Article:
I suppose I do. It's unnatural to me that in most sci-fi, all the aliens you meet are either male or female. Even if they're shapeshifting gelatinous blobs, apparently they still have to be girls or boys.  The gender binary doesn't even fit humans, so why would it fit the whole universe? It's boring sci-fi – and also, for a kid who maybe doesn't feel comfortable in the gender expected of them right here on Earth, the implications must be pretty awful.  

Now, all the human characters we meet seem to identify as either male or female so I'm not trying to make too large a claim for what the books do with gender. The treatment of it is pretty light. But I hope that bringing up some basic ideas is worth something: e.g there's more than the gender binary and it's easy to respect what people want to be called: Thsaaa is one of five Morror genders and goes by “they,”  the Goldfish is perfectly happy being referred to as “it,” but the sentient spaceship Helen, identifies as female, so she is, and it's as simple as that.

I remember this one guy on Twitter insisting to me that my robots must be male or female. He said, your robot would be performing as a human! And humans are male or female! So your robot is male or female and you are wrong! And I was like, “...Well, for starters, it's not performing as a human, it's performing as a fish.”

So I think it's worth introducing people to the idea that life and gender are not that simple and that this is a good thing. 

4. Another great thing about both books is the complex alien societies you've created - how much time do you spend world-building? Does it all happen before you start to write, or do you tweak things as you go?

I work backwards in a way: I think of the first impression I want an alien to make, then work out what sort of world a creature like that would come from. For instance with the Eemala in Space Hostages – the main thing about them was I wanted them to fly – I pictured a sort of purple-red, six-limbed cross between a gibbon and a fruitbat. So that suggested there would probably be a lot of other flying creatures on their planet, and there would have to be some kind of vegetation that rose high enough to make getting into the air easy. But I didn't want to reproduce trees, so I had the idea of loops, enormous plants that coil in and out of the earth and pile up on themselves in huge tangling spirals, and also vast funnels sprouting out of the ground. So what kind of civilisation would a flying species that had evolved from that kind of background build? I thought their cities would be as much about having a place to hang upside down from, or to take off from as about shelter. So the kids find a city like an enormous pylon – it's all very vertical symbolically as well as literally, with poorer people at the bottom. Which was also a nice way of showing that these were people – the Eemala are quite an attractive species, but they're not perfect, any more than humans are.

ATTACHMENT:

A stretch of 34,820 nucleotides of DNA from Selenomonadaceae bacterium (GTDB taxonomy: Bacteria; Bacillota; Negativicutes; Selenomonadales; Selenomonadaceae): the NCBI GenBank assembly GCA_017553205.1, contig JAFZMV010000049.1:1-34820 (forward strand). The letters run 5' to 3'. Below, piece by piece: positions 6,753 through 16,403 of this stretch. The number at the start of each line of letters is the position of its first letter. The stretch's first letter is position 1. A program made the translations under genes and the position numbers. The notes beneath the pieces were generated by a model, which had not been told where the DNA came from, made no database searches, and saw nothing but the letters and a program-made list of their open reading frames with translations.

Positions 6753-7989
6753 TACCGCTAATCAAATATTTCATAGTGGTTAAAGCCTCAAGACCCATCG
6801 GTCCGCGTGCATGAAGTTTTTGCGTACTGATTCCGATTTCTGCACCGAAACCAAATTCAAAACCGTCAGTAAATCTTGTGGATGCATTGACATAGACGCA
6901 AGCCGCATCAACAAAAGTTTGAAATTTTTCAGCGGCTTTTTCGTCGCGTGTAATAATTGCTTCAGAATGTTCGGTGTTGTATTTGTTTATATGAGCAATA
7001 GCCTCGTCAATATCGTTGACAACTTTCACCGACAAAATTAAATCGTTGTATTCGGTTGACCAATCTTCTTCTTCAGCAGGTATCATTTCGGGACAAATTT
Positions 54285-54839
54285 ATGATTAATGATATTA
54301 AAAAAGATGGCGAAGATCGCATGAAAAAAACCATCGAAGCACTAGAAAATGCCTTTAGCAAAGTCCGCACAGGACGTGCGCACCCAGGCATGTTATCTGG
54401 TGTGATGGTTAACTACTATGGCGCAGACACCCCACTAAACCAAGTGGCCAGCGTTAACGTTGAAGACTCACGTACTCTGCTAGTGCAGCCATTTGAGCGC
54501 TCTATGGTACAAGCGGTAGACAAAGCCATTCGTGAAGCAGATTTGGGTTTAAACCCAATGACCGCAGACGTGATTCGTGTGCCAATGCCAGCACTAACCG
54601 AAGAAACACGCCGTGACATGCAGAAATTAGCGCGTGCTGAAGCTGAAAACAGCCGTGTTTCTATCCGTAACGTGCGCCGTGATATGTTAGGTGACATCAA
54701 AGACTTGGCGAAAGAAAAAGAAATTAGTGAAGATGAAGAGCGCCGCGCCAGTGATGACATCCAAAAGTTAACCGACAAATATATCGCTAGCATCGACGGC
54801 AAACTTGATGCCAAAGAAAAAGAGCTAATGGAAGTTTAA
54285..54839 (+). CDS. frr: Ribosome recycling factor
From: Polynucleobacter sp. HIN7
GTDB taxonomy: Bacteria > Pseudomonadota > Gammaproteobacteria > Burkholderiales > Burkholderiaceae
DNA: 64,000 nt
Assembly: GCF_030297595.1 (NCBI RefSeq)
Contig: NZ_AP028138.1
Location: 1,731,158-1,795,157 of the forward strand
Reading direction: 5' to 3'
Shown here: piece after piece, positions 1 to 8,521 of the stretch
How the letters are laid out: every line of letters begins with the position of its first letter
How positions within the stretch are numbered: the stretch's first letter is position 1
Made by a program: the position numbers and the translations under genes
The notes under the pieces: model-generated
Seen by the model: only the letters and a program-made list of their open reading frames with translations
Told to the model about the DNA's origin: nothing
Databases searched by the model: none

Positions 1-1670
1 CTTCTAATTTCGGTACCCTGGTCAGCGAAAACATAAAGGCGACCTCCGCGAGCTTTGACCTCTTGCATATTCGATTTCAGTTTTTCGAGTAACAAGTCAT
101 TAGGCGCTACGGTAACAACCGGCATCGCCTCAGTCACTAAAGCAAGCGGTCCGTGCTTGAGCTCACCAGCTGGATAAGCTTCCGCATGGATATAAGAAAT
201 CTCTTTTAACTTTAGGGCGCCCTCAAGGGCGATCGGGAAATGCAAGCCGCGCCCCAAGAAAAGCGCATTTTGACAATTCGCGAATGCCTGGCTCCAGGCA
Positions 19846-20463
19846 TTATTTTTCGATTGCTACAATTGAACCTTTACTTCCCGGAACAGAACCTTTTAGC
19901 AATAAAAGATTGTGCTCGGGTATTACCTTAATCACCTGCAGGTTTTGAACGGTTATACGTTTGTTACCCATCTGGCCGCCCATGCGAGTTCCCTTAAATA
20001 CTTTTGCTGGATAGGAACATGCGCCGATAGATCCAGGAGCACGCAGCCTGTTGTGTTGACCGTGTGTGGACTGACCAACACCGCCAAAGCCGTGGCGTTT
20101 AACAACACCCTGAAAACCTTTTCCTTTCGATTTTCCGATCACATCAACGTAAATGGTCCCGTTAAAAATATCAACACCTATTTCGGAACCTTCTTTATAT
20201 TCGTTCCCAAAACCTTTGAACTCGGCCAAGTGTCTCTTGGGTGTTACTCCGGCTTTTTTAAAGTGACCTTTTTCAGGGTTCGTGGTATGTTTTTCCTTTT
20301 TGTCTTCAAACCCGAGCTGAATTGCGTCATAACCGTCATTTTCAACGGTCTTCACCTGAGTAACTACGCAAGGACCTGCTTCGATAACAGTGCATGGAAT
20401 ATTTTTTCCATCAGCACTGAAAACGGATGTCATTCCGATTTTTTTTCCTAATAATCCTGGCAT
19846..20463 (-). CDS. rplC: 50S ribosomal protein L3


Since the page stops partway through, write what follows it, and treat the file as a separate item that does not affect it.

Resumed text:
But some things come just as I'm writing, for instance – the kids plunge from orbit into the sea on Yaela. I didn't want them to reach land immediately but I needed to get them out of the water, so I had the idea of round, floating plants a bit like the giant lily pads of the Amazon. I remembered David Attenborough saying that they could support the weight of a small child and being so sad I would never get to be that child. But my characters get to do it.

Also I wanted a contrast with Mars, which is very barren and cold, so of course Yaela, the Eemala's world, needs to be warm and fertile and colourful.

5. I'm intrigued by the alien speech, as well - how much of a language did you create for the Krakkiluk? Just the words that are included, or was there more that didn't make the cut?